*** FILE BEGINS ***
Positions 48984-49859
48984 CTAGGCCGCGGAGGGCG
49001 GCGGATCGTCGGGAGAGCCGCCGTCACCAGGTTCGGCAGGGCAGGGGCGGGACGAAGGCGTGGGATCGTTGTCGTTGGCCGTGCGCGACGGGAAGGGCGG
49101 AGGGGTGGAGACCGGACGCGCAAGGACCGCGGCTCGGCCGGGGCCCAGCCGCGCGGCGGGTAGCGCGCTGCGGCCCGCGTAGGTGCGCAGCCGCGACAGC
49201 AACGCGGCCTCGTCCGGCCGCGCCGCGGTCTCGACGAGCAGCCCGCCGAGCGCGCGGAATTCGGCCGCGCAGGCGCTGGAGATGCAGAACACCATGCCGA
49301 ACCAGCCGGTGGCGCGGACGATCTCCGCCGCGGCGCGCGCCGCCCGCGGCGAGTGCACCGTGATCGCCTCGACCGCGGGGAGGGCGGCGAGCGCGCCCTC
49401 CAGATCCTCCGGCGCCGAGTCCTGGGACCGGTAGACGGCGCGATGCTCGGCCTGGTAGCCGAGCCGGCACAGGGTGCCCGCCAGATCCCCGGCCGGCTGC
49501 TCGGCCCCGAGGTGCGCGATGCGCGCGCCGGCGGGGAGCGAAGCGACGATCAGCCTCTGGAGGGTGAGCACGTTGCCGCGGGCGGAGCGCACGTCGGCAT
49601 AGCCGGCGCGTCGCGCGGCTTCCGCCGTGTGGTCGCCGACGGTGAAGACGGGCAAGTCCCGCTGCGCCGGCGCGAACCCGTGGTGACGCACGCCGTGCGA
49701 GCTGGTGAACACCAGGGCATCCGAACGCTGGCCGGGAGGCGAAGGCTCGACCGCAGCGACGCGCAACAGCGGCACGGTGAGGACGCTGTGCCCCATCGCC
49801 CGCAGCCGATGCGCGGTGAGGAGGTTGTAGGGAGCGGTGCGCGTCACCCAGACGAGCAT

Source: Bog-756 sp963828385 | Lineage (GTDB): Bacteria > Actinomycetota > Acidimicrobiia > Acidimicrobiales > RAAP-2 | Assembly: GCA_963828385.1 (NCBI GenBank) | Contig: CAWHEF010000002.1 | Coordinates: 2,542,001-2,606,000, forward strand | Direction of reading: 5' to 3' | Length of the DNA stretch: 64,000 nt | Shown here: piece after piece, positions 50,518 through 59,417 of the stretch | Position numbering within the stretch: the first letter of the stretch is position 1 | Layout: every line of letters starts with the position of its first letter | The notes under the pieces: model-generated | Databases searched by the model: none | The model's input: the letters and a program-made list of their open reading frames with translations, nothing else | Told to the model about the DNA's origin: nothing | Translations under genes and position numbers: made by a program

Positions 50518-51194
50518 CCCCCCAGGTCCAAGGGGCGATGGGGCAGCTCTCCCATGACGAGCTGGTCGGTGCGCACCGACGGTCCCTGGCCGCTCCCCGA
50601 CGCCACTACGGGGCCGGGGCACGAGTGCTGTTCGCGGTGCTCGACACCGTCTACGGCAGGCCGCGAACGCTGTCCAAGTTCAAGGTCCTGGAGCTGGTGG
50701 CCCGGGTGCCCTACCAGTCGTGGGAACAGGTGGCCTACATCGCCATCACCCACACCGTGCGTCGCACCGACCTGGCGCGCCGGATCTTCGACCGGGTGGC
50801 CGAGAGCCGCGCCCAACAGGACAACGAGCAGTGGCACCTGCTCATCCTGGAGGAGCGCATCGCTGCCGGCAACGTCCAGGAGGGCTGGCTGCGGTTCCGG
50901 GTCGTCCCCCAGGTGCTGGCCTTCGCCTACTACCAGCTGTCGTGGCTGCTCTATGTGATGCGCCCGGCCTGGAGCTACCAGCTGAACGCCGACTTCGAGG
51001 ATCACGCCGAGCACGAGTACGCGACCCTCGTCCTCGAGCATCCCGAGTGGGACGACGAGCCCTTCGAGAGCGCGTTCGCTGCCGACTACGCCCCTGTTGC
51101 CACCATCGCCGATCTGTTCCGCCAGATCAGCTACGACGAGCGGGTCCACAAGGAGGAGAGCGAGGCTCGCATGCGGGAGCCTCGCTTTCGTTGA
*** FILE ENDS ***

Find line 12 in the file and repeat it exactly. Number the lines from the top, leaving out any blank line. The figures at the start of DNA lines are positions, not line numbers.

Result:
Source: Bog-756 sp963828385 | Lineage (GTDB): Bacteria > Actinomycetota > Acidimicrobiia > Acidimicrobiales > RAAP-2 | Assembly: GCA_963828385.1 (NCBI GenBank) | Contig: CAWHEF010000002.1 | Coordinates: 2,542,001-2,606,000, forward strand | Direction of reading: 5' to 3' | Length of the DNA stretch: 64,000 nt | Shown here: piece after piece, positions 50,518 through 59,417 of the stretch | Position numbering within the stretch: the first letter of the stretch is position 1 | Layout: every line of letters starts with the position of its first letter | The notes under the pieces: model-generated | Databases searched by the model: none | The model's input: the letters and a program-made list of their open reading frames with translations, nothing else | Told to the model about the DNA's origin: nothing | Translations under genes and position numbers: made by a program